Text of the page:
It's Still Work: How to Solve for Common Remote Work Challenges
By Becca Williams
In 2015, my husband and I made a bold decision to leave behind our lives in St. Louis and move our family to Colorado. As our boys neared elementary school age, we knew a move of this type would get a lot more difficult very soon.
I worked for a Fortune 500 financial services company at the time and was given a transition period to keep my job after the move. For six months, I was the only remote person within the IT org challenging its butts-in-seats culture. (I do not recommend this.)
Since then, I’ve worked remotely for a half co-located/remote organization, a fully distributed company, and then self-employed for the last two years.
As a result, I have compiled a long list of opinions in this space.
Below is a snippet of those tips for navigating common remote work challenges based on my experience.
Be kind and direct. Hiding or avoiding confrontation is not the answer. Did I mention be kind?
Ask colleagues how they are and mean it. And when they ask you, you can answer how you are with something other than “fine.” But sometimes if you want the conversation to end, you can still answer with “fine.”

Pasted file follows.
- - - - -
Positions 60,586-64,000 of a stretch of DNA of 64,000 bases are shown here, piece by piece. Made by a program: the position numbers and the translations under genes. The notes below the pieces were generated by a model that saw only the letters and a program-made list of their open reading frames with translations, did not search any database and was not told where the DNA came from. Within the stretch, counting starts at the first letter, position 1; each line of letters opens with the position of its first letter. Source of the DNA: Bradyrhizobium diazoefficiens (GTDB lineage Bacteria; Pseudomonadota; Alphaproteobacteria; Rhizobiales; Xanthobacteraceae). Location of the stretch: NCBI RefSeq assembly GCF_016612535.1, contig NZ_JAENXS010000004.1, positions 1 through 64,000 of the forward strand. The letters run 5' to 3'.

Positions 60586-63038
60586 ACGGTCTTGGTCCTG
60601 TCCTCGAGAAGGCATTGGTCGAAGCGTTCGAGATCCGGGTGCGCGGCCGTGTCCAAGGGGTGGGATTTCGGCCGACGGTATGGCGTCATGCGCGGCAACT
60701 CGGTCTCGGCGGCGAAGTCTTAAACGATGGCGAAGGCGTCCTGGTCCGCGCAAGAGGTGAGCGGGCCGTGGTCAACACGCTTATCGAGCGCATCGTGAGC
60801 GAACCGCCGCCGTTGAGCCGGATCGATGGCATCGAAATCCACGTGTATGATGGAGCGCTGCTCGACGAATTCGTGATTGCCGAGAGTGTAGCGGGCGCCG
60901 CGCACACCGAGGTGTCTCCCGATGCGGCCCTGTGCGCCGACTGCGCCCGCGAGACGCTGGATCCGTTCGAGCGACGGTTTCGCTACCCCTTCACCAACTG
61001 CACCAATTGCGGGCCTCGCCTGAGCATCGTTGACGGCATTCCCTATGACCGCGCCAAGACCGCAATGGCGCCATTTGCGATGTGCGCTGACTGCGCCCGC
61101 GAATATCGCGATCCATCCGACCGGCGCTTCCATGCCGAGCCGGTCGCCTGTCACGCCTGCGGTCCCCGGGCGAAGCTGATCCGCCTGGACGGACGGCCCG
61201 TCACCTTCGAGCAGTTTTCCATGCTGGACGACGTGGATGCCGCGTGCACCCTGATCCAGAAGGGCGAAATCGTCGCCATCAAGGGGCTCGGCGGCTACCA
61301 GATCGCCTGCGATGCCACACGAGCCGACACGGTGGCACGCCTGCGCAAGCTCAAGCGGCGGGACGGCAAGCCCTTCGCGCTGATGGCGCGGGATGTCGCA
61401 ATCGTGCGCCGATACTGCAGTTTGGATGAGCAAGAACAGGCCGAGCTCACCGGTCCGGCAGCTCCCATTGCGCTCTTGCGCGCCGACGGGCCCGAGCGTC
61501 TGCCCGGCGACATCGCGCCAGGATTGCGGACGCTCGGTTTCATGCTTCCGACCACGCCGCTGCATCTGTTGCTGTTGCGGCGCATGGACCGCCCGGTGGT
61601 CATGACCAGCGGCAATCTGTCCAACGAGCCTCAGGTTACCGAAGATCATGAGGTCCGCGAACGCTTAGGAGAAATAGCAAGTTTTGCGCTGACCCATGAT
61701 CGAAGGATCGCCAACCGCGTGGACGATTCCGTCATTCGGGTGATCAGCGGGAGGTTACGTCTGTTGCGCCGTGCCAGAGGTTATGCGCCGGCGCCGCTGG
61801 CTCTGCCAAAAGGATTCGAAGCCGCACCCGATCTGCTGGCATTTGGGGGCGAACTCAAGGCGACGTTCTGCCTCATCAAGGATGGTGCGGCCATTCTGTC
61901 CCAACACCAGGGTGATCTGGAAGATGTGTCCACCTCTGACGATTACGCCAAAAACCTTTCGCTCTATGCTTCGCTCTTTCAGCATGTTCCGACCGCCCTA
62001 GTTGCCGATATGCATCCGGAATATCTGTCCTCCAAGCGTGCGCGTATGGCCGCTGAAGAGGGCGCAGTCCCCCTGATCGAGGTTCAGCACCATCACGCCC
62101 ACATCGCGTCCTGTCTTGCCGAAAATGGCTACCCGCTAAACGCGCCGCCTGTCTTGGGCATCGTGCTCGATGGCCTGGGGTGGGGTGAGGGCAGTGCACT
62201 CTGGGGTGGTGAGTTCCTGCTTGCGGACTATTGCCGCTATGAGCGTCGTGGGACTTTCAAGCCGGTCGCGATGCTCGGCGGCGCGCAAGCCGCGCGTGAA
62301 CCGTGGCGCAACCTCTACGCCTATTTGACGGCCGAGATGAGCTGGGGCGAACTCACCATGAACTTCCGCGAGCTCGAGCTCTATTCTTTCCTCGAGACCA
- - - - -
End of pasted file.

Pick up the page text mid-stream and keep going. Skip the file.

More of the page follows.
Language matters. Be crisp, clear, and to the point in asynchronous communications. Minimize jargon, gossip, and sarcasm.
Don’t stifle hard conversations like Basecamp did.
The world will not end if you step away from your desk to put in the next load of laundry. You might, in fact, gain a new perspective on “spin cycles” while you’re there.
Your job is not your identity. Your job is not your identity. Your job is not your identity.
Sometimes walks are billable.
Vulnerability is hard and uncomfortable and useful. GIFs, kids, pets, and honest imperfections can strengthen bonds.
Lipstick, purple hair, dancing and singing loudly to 80s music, and showers can increase joy.
Participate in highly visible conversations when you can add value (so your leadership doesn’t forget about you. Mostly joking.)
Think carefully about the inclusion of attendees before scheduling an end-of-day or end-of-week alcohol-focused happy hour. Team building can be built into the work day and does not have to require an after-hours commitment or alcohol.
You don’t have to be the rightest or the smartest.
That meeting probably doesn’t have to be a meeting. (“Could you really not just put this in an email?”)
It’s OK to decline an agenda-less meeting invite.
That email can almost always wait.
Breathe before hitting send. And maybe don’t send it.
Use your vacation time, even if you just stay home and unplug.
Remote work is isolating. Find ways to maintain friendships and contribute to your local, IRL community.
When the work day is over, turn off computers, mobile Slack and work email notifications, and change clothes as evidence. Create natural transitions in the day to establish boundaries for yourself.
What has helped you survive and thrive as a remote worker?
Read more of Becca’s thoughts on remote work in Building and Facilitating Self-Managing, Agile, Remote Teams: An Operating Manual.